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Morphological variation in the genus Chlorocebus: Ecogeographic and anthropogenically mediated variation in body mass, postcranial morphology, and growth

Turner, Trudy R. (Department of Anthropology, University of Wisconsin—Milwaukee, Milwaukee, Wisconsin 53201 ) ; Schmitt, Christopher A. (Department of Anthropology, Boston University, Boston, Massachusetts 02215 ) ; Cramer, Jennifer Danzy (Department of Sociology, Anthropology and Women's Studies, American Military University and American Public University, Charles Town, West Virginia 25414 ) ; Lorenz, Joseph (Department of Anthropology and Museum Studies, Central Washington University, Ellensburg, Washington, DC 98926 ) ; Grobler, J. Paul (Department of Genetics, University of the Free State, Bloemfontein, FS, South Africa ) ; Jolly, Clifford J. (CSHO, Department of Anthropology, New York University, and NYCEP, New York, New York 10003 ) ; Freimer, Nelson B. (Center for Neurobehavioral Genetics, University of California—Los Angeles, Los Angeles, California 90095 ) ;
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    Abstract Objectives Direct comparative work in morphology and growth on widely dispersed wild primate taxa is rarely accomplished, yet critical to understanding ecogeographic variation, plastic local variation in response to human impacts, and variation in patterns of growth and sexual dimorphism. We investigated population variation in morphology and growth in response to geographic variables (i.e., latitude, altitude), climatic variables (i.e., temperature and rainfall), and human impacts in the vervet monkey ( Chlorocebus spp.). Methods We trapped over 1,600 wild vervets from across Sub‐Saharan Africa and the Caribbean, and compared measurements of body mass, body length, and relative thigh, leg, and foot length in four well‐represented geographic samples: Ethiopia, Kenya, South Africa, and St. Kitts & Nevis. Results We found significant variation in body mass and length consistent with Bergmann's Rule in adult females, and in adult males when excluding the St. Kitts & Nevis population, which was more sexually dimorphic. Contrary to Rensch's Rule, although the South African population had the largest average body size, it was the least dimorphic. There was significant, although very small, variation in all limb segments in support for Allen's Rule. Females in high human impact areas were heavier than those with moderate exposures, while those in low human impact areas were lighter; human impacts had no effect on males. Conclusions Vervet monkeys appear to have adapted to local climate as predicted by Bergmann's and, less consistently, Allen's Rule, while also responding in predicted ways to human impacts. To better understand deviations from predicted patterns will require further comparative work in vervets.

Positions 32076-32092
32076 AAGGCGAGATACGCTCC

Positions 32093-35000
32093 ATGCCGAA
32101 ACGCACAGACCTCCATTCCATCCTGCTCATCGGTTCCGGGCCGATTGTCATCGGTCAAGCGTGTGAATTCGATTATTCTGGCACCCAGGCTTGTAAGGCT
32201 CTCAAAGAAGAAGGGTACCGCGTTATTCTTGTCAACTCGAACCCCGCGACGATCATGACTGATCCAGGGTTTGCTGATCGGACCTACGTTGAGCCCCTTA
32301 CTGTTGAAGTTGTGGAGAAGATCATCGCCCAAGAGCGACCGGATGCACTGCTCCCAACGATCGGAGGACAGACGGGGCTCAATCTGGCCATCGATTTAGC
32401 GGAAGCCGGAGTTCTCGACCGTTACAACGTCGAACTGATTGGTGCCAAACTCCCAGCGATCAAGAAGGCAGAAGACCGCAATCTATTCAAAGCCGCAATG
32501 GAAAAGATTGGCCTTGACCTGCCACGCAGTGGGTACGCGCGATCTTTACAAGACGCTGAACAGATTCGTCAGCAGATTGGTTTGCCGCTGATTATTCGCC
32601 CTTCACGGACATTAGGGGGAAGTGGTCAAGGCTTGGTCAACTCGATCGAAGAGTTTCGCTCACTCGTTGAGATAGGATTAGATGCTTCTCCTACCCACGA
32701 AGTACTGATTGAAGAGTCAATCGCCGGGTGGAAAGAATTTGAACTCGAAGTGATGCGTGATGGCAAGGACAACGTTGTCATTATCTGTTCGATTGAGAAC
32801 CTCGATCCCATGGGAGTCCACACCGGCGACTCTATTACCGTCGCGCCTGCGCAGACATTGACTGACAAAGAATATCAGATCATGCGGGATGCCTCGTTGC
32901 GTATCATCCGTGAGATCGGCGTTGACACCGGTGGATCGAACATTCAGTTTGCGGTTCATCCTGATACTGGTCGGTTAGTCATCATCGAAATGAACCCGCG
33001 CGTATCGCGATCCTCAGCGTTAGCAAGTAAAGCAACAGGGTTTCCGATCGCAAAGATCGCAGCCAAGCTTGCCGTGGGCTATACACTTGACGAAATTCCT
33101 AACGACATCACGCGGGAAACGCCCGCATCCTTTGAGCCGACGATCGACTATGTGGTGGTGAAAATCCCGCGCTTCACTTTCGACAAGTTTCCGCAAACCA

• 주제어

    Chlorocebus .   growth .   life history .   sexual dimorphism .   vervet.  

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